Join Bob McGannon for an in-depth discussion in this video International projects 101, part of Managing International Projects (2015).
- Have you ever heard the song, "It's a Small World After All"? The world is definitely getting smaller, not physically, of course, but in terms of communication, access to information, and the relationship between projects and services. When you think of international projects, you might think of projects where you have international users of your project's product. That is true, but real interesting international projects involve decision-making and the implementation of decisions across country borders.
This implementation may be different, depending on the country where the product operates. For example, I once worked for a large, multinational corporation on a project that involved creating an application that would interface with customs agencies around the world. There were major distribution centers in the USA, Europe, Asia, and South America. The base functionality of the application was the same, but there were different considerations in each country as a result of different customs practices.
International projects need to be considered and evaluated from a business perspective, as well as a technical perspective. Typically, for successful projects, a lot of time is spent determining roles, signing off on governance matters, and dealing with some unique challenges. In order to overcome these challenges, it is vital to understand the characteristics of international projects. An international project is one that involves physical distance.
Project team members and stakeholders will be located away from each other, across country borders, making face-to-face communication opportunities expensive and rare. Using communication technology and cloud-based applications can help. Leveraging tools to facilitate richer communication, interactive discussions, or best yet, the ability to see and talk to each other is very helpful here. The second element of international projects are time zones.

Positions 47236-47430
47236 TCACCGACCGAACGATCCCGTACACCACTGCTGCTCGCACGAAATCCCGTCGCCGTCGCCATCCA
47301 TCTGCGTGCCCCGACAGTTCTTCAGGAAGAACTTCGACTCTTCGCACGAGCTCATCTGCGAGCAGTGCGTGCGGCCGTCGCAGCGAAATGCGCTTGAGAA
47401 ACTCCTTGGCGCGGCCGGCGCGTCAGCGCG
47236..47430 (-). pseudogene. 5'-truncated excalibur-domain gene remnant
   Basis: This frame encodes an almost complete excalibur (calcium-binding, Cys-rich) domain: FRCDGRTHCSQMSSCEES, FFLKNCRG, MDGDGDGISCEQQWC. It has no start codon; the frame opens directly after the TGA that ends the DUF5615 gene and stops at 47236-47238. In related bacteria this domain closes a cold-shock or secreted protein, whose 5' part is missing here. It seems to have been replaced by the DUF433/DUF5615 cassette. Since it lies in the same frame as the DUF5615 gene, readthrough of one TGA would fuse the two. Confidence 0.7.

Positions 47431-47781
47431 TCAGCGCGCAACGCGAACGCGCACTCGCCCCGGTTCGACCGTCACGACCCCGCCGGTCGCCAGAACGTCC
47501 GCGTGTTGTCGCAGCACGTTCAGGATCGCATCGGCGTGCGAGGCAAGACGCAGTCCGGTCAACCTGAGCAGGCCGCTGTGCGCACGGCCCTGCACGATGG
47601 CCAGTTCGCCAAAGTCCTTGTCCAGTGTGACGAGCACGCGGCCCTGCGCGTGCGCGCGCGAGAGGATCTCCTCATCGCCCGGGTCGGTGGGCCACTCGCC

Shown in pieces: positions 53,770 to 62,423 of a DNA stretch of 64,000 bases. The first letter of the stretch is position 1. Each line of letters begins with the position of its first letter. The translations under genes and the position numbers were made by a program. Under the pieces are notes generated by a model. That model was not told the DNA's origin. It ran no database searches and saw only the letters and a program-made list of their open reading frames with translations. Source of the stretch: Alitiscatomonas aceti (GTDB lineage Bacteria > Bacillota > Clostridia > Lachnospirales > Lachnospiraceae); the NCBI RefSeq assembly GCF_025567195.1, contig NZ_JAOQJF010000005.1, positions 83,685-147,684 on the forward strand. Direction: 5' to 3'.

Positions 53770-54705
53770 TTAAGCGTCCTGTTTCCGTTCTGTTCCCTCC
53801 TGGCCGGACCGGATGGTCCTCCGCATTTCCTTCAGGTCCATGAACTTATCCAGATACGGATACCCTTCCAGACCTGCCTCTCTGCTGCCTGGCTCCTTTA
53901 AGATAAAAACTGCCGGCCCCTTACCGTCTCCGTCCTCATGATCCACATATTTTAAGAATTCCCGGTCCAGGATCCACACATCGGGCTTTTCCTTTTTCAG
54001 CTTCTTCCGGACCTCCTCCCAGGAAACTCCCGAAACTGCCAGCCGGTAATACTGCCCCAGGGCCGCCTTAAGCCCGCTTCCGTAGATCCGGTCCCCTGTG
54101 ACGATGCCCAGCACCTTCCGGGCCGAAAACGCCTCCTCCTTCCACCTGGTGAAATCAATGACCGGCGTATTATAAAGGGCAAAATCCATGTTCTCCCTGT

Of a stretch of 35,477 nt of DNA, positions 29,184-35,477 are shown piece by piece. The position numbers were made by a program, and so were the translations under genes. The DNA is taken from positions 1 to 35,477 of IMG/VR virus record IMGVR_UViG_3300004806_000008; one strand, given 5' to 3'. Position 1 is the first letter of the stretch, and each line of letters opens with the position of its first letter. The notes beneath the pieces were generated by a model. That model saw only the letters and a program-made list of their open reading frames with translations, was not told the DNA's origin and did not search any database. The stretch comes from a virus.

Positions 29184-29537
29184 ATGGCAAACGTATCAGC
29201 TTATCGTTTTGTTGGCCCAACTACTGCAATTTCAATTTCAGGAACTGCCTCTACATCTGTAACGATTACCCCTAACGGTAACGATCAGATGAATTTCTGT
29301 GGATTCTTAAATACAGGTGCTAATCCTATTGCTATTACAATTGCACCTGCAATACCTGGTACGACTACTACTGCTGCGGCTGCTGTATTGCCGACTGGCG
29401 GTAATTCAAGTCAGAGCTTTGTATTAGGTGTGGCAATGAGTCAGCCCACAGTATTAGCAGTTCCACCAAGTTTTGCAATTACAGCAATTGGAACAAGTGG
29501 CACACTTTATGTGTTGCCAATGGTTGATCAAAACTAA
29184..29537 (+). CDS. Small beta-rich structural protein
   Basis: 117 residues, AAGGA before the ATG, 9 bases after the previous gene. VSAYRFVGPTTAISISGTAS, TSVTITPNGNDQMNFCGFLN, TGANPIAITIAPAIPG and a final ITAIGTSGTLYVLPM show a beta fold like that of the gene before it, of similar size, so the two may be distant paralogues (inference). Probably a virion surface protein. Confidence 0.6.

Being spread across different time zones will mean that project tasks will be done at different times, making scheduling difficult. It can also be difficult to bring the key stakeholders together for meetings at a time that suits everybody. Having access to shared clocks and calendars can help. Another time zone-related challenge can be reaching somebody in charge for urgent and important decision-making. Distributing leadership can help. Third is language differences.
It is very likely that your project team members and stakeholders will speak more than one language, and sometimes, several languages. Having a default language is critical. Find out who is comfortable with the default language, and conduct follow-ups with those who may not be as adept. Allowing additional time for tasks, using translators, trying to stick to simple words that have one, unambiguous meaning, and avoiding words that can confuse others are all useful techniques.
Next international project characteristic is a need to deal with cultural differences. There may be people from different cultural backgrounds on your project team. While this diversity is great for the generation of ideas and wealth of experience, it is important to be aware of some of the issues you may encounter. This involves identifying culturally significant and religious holidays, and communications customs. Ask your team members about their specific cultural requirements to better understand them.
Last is a greater potential for buy-in or ownership issues. If the project started some place else or is owned some place else, team members can become disengaged. Understanding particular needs and expectations will help to avoid this situation. Build trust by being open and approachable, and be ready to change things that are not working. The challenges of international projects are not insurmountable. By understanding the challenges and using these techniques, your international project team could be gleefully singing from the same song sheet, making it, indeed, a small world, after all.
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- Communicating across borders
- Bridging time zones and language gaps
- Finding and nurturing management "champions"
- Evaluating your communication style
- Keeping international projects on track